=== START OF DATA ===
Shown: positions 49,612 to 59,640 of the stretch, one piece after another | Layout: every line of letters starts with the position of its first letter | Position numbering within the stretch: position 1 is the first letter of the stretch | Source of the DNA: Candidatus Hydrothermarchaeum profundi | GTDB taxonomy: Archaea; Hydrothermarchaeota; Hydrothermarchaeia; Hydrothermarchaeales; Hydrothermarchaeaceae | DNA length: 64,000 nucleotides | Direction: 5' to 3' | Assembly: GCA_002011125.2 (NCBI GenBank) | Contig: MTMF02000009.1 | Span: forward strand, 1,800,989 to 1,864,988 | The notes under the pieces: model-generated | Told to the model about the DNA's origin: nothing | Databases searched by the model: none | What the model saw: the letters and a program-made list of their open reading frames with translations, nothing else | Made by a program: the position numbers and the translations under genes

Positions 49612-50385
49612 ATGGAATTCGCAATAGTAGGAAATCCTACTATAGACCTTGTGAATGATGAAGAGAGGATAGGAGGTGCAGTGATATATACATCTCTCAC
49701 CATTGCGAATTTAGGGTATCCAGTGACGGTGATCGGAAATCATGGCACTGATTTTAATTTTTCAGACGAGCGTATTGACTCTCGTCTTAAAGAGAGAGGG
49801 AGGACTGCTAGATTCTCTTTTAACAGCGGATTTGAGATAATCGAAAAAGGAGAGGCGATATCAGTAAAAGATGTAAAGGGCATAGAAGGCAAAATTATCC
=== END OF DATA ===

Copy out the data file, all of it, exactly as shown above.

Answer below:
Shown: positions 49,612 to 59,640 of the stretch, one piece after another | Layout: every line of letters starts with the position of its first letter | Position numbering within the stretch: position 1 is the first letter of the stretch | Source of the DNA: Candidatus Hydrothermarchaeum profundi | GTDB taxonomy: Archaea; Hydrothermarchaeota; Hydrothermarchaeia; Hydrothermarchaeales; Hydrothermarchaeaceae | DNA length: 64,000 nucleotides | Direction: 5' to 3' | Assembly: GCA_002011125.2 (NCBI GenBank) | Contig: MTMF02000009.1 | Span: forward strand, 1,800,989 to 1,864,988 | The notes under the pieces: model-generated | Told to the model about the DNA's origin: nothing | Databases searched by the model: none | What the model saw: the letters and a program-made list of their open reading frames with translations, nothing else | Made by a program: the position numbers and the translations under genes

Positions 49612-50385
49612 ATGGAATTCGCAATAGTAGGAAATCCTACTATAGACCTTGTGAATGATGAAGAGAGGATAGGAGGTGCAGTGATATATACATCTCTCAC
49701 CATTGCGAATTTAGGGTATCCAGTGACGGTGATCGGAAATCATGGCACTGATTTTAATTTTTCAGACGAGCGTATTGACTCTCGTCTTAAAGAGAGAGGG
49801 AGGACTGCTAGATTCTCTTTTAACAGCGGATTTGAGATAATCGAAAAAGGAGAGGCGATATCAGTAAAAGATGTAAAGGGCATAGAAGGCAAAATTATCC